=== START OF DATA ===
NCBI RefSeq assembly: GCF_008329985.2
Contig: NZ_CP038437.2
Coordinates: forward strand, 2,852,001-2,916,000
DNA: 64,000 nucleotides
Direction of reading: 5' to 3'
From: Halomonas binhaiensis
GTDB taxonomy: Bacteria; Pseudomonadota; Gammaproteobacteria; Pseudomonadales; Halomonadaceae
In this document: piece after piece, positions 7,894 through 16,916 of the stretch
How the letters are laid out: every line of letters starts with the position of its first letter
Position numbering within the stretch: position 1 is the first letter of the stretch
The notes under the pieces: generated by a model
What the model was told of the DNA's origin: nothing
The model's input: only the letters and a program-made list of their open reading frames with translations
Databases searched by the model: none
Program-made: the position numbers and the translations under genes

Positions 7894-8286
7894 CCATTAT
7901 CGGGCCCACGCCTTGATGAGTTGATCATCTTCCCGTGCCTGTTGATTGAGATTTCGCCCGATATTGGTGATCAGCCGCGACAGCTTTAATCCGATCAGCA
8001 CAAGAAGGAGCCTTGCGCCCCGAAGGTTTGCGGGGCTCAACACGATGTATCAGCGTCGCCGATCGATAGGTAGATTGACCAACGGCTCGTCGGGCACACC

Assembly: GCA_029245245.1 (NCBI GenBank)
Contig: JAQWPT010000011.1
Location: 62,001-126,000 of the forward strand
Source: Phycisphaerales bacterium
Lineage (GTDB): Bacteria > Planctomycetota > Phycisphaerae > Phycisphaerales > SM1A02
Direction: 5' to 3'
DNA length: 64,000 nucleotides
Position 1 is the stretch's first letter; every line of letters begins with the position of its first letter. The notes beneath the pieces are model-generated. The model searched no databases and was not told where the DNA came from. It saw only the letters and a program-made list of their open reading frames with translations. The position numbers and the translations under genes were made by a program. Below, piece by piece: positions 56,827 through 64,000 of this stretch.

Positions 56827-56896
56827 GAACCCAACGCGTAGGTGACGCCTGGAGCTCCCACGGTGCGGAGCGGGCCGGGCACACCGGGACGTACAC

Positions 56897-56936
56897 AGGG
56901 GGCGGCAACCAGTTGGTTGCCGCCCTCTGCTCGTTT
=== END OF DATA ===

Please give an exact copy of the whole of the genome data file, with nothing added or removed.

NCBI RefSeq assembly: GCF_008329985.2
Contig: NZ_CP038437.2
Coordinates: forward strand, 2,852,001-2,916,000
DNA: 64,000 nucleotides
Direction of reading: 5' to 3'
From: Halomonas binhaiensis
GTDB taxonomy: Bacteria; Pseudomonadota; Gammaproteobacteria; Pseudomonadales; Halomonadaceae
In this document: piece after piece, positions 7,894 through 16,916 of the stretch
How the letters are laid out: every line of letters starts with the position of its first letter
Position numbering within the stretch: position 1 is the first letter of the stretch
The notes under the pieces: generated by a model
What the model was told of the DNA's origin: nothing
The model's input: only the letters and a program-made list of their open reading frames with translations
Databases searched by the model: none
Program-made: the position numbers and the translations under genes

Positions 7894-8286
7894 CCATTAT
7901 CGGGCCCACGCCTTGATGAGTTGATCATCTTCCCGTGCCTGTTGATTGAGATTTCGCCCGATATTGGTGATCAGCCGCGACAGCTTTAATCCGATCAGCA
8001 CAAGAAGGAGCCTTGCGCCCCGAAGGTTTGCGGGGCTCAACACGATGTATCAGCGTCGCCGATCGATAGGTAGATTGACCAACGGCTCGTCGGGCACACC

Assembly: GCA_029245245.1 (NCBI GenBank)
Contig: JAQWPT010000011.1
Location: 62,001-126,000 of the forward strand
Source: Phycisphaerales bacterium
Lineage (GTDB): Bacteria > Planctomycetota > Phycisphaerae > Phycisphaerales > SM1A02
Direction: 5' to 3'
DNA length: 64,000 nucleotides
Position 1 is the stretch's first letter; every line of letters begins with the position of its first letter. The notes beneath the pieces are model-generated. The model searched no databases and was not told where the DNA came from. It saw only the letters and a program-made list of their open reading frames with translations. The position numbers and the translations under genes were made by a program. Below, piece by piece: positions 56,827 through 64,000 of this stretch.

Positions 56827-56896
56827 GAACCCAACGCGTAGGTGACGCCTGGAGCTCCCACGGTGCGGAGCGGGCCGGGCACACCGGGACGTACAC

Positions 56897-56936
56897 AGGG
56901 GGCGGCAACCAGTTGGTTGCCGCCCTCTGCTCGTTT